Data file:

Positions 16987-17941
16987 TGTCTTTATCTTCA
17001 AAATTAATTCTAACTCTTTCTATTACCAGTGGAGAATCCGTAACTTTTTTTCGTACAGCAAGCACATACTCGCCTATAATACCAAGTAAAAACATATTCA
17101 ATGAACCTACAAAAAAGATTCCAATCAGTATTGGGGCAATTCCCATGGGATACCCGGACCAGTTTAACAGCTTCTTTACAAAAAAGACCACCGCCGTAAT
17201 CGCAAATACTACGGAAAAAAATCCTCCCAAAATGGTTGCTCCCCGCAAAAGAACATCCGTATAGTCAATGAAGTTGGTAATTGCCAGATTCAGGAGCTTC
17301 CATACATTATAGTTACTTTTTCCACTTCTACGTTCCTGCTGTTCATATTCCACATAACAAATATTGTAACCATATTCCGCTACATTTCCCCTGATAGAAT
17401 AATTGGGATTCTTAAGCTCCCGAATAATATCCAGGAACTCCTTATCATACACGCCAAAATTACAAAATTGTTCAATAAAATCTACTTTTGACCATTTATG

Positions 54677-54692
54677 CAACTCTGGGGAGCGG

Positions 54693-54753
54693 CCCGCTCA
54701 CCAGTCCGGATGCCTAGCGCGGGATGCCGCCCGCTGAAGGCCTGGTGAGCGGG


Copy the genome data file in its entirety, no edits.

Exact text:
Positions 16987-17941
16987 TGTCTTTATCTTCA
17001 AAATTAATTCTAACTCTTTCTATTACCAGTGGAGAATCCGTAACTTTTTTTCGTACAGCAAGCACATACTCGCCTATAATACCAAGTAAAAACATATTCA
17101 ATGAACCTACAAAAAAGATTCCAATCAGTATTGGGGCAATTCCCATGGGATACCCGGACCAGTTTAACAGCTTCTTTACAAAAAAGACCACCGCCGTAAT
17201 CGCAAATACTACGGAAAAAAATCCTCCCAAAATGGTTGCTCCCCGCAAAAGAACATCCGTATAGTCAATGAAGTTGGTAATTGCCAGATTCAGGAGCTTC
17301 CATACATTATAGTTACTTTTTCCACTTCTACGTTCCTGCTGTTCATATTCCACATAACAAATATTGTAACCATATTCCGCTACATTTCCCCTGATAGAAT
17401 AATTGGGATTCTTAAGCTCCCGAATAATATCCAGGAACTCCTTATCATACACGCCAAAATTACAAAATTGTTCAATAAAATCTACTTTTGACCATTTATG

Positions 54677-54692
54677 CAACTCTGGGGAGCGG

Positions 54693-54753
54693 CCCGCTCA
54701 CCAGTCCGGATGCCTAGCGCGGGATGCCGCCCGCTGAAGGCCTGGTGAGCGGG